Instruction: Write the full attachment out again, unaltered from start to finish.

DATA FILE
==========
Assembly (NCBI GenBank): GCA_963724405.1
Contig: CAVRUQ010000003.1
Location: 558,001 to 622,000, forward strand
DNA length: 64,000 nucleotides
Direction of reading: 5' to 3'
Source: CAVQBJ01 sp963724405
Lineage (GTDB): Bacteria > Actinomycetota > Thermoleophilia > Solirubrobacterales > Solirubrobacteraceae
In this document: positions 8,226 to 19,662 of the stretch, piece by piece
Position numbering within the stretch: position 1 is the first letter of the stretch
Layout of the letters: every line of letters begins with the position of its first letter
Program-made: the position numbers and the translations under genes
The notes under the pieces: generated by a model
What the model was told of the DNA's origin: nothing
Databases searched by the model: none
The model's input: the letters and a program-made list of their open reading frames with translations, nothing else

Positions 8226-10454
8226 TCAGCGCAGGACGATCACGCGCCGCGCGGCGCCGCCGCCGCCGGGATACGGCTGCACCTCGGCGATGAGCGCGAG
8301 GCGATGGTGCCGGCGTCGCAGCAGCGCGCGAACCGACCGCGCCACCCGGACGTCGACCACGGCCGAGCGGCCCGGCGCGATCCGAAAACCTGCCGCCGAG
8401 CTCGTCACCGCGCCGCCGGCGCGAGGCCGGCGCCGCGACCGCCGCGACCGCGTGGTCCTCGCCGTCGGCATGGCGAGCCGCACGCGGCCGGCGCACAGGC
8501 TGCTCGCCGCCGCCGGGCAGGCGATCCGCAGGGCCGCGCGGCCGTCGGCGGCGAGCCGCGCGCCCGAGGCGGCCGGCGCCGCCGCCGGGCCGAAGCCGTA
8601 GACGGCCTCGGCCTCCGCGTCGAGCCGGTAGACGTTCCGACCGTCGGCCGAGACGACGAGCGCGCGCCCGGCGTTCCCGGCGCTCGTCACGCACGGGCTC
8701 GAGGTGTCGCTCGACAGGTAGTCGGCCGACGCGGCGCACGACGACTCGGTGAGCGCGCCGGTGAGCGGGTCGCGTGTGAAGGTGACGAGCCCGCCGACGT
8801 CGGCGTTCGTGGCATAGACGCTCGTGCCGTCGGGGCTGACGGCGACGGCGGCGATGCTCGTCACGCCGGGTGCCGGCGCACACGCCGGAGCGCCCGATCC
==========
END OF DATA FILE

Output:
Assembly (NCBI GenBank): GCA_963724405.1
Contig: CAVRUQ010000003.1
Location: 558,001 to 622,000, forward strand
DNA length: 64,000 nucleotides
Direction of reading: 5' to 3'
Source: CAVQBJ01 sp963724405
Lineage (GTDB): Bacteria > Actinomycetota > Thermoleophilia > Solirubrobacterales > Solirubrobacteraceae
In this document: positions 8,226 to 19,662 of the stretch, piece by piece
Position numbering within the stretch: position 1 is the first letter of the stretch
Layout of the letters: every line of letters begins with the position of its first letter
Program-made: the position numbers and the translations under genes
The notes under the pieces: generated by a model
What the model was told of the DNA's origin: nothing
Databases searched by the model: none
The model's input: the letters and a program-made list of their open reading frames with translations, nothing else

Positions 8226-10454
8226 TCAGCGCAGGACGATCACGCGCCGCGCGGCGCCGCCGCCGCCGGGATACGGCTGCACCTCGGCGATGAGCGCGAG
8301 GCGATGGTGCCGGCGTCGCAGCAGCGCGCGAACCGACCGCGCCACCCGGACGTCGACCACGGCCGAGCGGCCCGGCGCGATCCGAAAACCTGCCGCCGAG
8401 CTCGTCACCGCGCCGCCGGCGCGAGGCCGGCGCCGCGACCGCCGCGACCGCGTGGTCCTCGCCGTCGGCATGGCGAGCCGCACGCGGCCGGCGCACAGGC
8501 TGCTCGCCGCCGCCGGGCAGGCGATCCGCAGGGCCGCGCGGCCGTCGGCGGCGAGCCGCGCGCCCGAGGCGGCCGGCGCCGCCGCCGGGCCGAAGCCGTA
8601 GACGGCCTCGGCCTCCGCGTCGAGCCGGTAGACGTTCCGACCGTCGGCCGAGACGACGAGCGCGCGCCCGGCGTTCCCGGCGCTCGTCACGCACGGGCTC
8701 GAGGTGTCGCTCGACAGGTAGTCGGCCGACGCGGCGCACGACGACTCGGTGAGCGCGCCGGTGAGCGGGTCGCGTGTGAAGGTGACGAGCCCGCCGACGT
8801 CGGCGTTCGTGGCATAGACGCTCGTGCCGTCGGGGCTGACGGCGACGGCGGCGATGCTCGTCACGCCGGGTGCCGGCGCACACGCCGGAGCGCCCGATCC